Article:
Suede / Live in London – 12 Feb 2016
A fine evening last night in North London in the company of Suede as they played in what was The Town and Country Club in Kentish Town, but is now (unfortunately) called the O2 Forum (having previously been the HMV Forum).
The show was split in two, with the first part devoted to their new album Night Thoughts followed (after a brief interval) by 70 minutes of the audience shaking their bits to the hits.
I’m really enjoying the new record and after a 50-minute walk late in the evening last week with Night Thoughts as my soundtrack, I can confirm that it’s perfect listening in the dark, amongst the streetlights and wind of North London.
Back to the gig. The staging was simple yet effective, with the band playing behind a screen upon which Roger Sargent’s ‘feature film’, commissioned to accompany the long-player, was projected. At first I thought ‘hiding’ the band like this was rather self-consciously ‘arty’, but Brett and co. cleverly shone through the filmed visuals regularly, something that was stunningly effective when they appeared to be underwater at the beginning as the bearded protagonist in the film (cheer up, mate) was despairingly walking chest-deep out to sea, seeking some kind of watery redemption. Or as I commented to my companion, “he’s doing a Reggie Perrin”.
That jokey reference points to a deeper truth, which is that although doing the film was a pretty good idea, for me the visuals added a big fat zero to the enjoyment of the album and were strangely unengaging, although it was a decent enough spectacle in the live environment. Suede could learn a thing or too from Steven Wilson whose animations genuinely do add an extra dimension, and often an alternative narrative, to his music.
No matter, Night Thoughts is Suede’s most enjoyable, consistent and ‘playable’ album since Coming Up and hearing it live and in full, was a real treat, even if there was an embarrassingly loud amount of chatter at the back of the venue during the quiet bits (some people!) – presumably by a subsection of the audience who thought having to listen to the new album was a-price-worth-paying to get the hits (Brett would later make a jokey, but pointed reference to this by saying “you can talk about fucking Eastenders when you get home”).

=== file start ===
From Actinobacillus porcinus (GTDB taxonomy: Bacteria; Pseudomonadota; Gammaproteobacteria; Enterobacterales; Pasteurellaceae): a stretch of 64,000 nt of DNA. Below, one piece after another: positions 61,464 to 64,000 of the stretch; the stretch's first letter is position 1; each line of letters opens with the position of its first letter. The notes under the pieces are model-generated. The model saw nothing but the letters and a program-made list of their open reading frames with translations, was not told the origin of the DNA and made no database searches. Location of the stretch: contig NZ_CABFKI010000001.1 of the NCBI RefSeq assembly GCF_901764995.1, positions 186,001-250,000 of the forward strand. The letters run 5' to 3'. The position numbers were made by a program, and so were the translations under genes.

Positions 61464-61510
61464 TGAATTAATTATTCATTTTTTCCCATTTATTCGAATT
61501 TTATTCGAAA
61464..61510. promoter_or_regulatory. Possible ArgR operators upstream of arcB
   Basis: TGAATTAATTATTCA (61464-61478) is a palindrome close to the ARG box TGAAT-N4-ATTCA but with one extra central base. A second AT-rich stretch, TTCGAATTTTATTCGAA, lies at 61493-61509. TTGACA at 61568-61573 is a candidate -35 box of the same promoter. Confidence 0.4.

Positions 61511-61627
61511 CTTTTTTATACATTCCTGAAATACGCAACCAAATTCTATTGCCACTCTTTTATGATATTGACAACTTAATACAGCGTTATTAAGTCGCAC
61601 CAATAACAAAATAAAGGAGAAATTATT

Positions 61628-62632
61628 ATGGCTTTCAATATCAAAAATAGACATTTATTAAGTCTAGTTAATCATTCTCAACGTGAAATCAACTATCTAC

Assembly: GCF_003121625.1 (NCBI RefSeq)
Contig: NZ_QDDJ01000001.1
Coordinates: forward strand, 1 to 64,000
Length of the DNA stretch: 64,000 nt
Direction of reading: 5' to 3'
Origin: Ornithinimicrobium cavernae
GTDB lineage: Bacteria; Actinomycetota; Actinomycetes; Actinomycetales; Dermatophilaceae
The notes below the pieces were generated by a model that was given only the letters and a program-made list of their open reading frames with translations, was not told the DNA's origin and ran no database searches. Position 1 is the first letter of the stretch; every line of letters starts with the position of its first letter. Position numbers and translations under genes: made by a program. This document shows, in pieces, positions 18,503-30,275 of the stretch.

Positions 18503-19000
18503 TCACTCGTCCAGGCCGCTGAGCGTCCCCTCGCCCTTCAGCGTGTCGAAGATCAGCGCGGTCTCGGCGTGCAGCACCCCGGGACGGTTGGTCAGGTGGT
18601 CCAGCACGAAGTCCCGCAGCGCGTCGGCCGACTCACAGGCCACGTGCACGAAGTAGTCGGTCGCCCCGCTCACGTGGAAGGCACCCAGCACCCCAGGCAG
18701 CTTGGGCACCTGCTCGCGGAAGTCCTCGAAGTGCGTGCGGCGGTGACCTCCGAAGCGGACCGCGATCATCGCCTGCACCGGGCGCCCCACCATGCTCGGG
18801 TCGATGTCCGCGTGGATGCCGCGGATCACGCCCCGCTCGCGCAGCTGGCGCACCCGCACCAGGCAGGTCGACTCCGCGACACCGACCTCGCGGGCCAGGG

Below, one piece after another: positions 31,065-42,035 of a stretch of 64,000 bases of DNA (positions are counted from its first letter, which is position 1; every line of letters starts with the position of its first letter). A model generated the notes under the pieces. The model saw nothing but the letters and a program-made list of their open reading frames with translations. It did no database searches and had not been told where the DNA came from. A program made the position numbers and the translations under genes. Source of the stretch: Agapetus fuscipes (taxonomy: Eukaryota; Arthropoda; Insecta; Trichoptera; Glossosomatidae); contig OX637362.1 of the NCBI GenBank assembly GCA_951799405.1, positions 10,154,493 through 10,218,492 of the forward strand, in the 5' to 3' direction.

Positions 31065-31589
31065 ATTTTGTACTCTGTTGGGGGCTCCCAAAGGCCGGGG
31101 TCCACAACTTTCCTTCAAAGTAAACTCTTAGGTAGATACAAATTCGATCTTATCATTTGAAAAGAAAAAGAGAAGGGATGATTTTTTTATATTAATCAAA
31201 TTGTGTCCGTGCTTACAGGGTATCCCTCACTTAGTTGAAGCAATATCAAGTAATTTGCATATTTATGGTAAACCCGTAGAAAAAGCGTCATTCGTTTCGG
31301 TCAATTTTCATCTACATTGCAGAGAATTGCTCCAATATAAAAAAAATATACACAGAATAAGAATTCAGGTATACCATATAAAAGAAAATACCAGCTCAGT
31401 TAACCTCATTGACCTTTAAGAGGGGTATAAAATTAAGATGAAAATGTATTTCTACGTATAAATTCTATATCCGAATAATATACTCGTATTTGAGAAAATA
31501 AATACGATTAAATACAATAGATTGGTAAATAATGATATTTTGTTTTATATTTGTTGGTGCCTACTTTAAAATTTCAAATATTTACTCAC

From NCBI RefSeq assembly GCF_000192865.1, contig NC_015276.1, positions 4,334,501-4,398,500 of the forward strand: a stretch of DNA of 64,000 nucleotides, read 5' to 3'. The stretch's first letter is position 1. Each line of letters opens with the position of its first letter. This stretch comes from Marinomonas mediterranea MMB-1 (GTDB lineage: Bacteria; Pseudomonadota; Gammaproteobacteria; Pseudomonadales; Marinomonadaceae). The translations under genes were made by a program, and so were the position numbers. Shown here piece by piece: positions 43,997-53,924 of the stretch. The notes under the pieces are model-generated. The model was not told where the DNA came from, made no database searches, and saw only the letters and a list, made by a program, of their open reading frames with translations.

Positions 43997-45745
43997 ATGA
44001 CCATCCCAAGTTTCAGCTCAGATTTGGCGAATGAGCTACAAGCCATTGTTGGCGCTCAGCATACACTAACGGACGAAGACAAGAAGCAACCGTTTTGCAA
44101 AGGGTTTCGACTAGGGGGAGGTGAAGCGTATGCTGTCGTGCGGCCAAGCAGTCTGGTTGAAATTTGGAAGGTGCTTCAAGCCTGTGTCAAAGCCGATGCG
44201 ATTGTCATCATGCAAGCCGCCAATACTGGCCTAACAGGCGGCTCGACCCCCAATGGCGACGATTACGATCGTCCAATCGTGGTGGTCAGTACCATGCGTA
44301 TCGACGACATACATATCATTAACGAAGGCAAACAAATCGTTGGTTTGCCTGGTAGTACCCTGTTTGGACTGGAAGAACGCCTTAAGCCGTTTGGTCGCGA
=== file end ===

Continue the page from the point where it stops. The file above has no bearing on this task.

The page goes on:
‘Part two’ of the evening felt like an hour-long encore. The studied concentration of performing Night Thoughts was done with and Brett, Mat, Simon, Richard and Neil let rip with a 15-song sequence that kicked off with a quartet of classics: This Hollywood Life, Killing Of A Flashboy, Trash and Animal Nitrate. Wow. Brett was 100% committed to the task at hand and was clearly enjoying himself as he starting chatting to the audience, regularly diving in amongst the fans, much to the delight of the 2,300 capacity crowd.
Suede only played one track from 1999’s Head Music – an acoustic Everything Will Flow (“a good song from a bad album” said Brett) – and nothing from A New Morning. This was very much about the strength of the first three records, underlined by how relatively feeble For The Strangers (from 2013’s Bloodsports) sounded amongst the classics.
The clock clicked past 11pm as the band finished To The Birds but you don’t go into rock ‘n’ roll to respect curfews, so one final number – a rather loose, but ecstatic New Generation – closed a memorable evening.
In the pub afterwards we pondered how and why it all went so wrong for Suede – after just four years and three great albums it was all over, creatively. I wasn’t totally convinced after the ‘comeback’ record Bloodsports, but with the arrival of the genuinely immersive Night Thoughts, and last night’s live tour-de-force, Suede are truly worthy of all the plaudits being heaped upon them.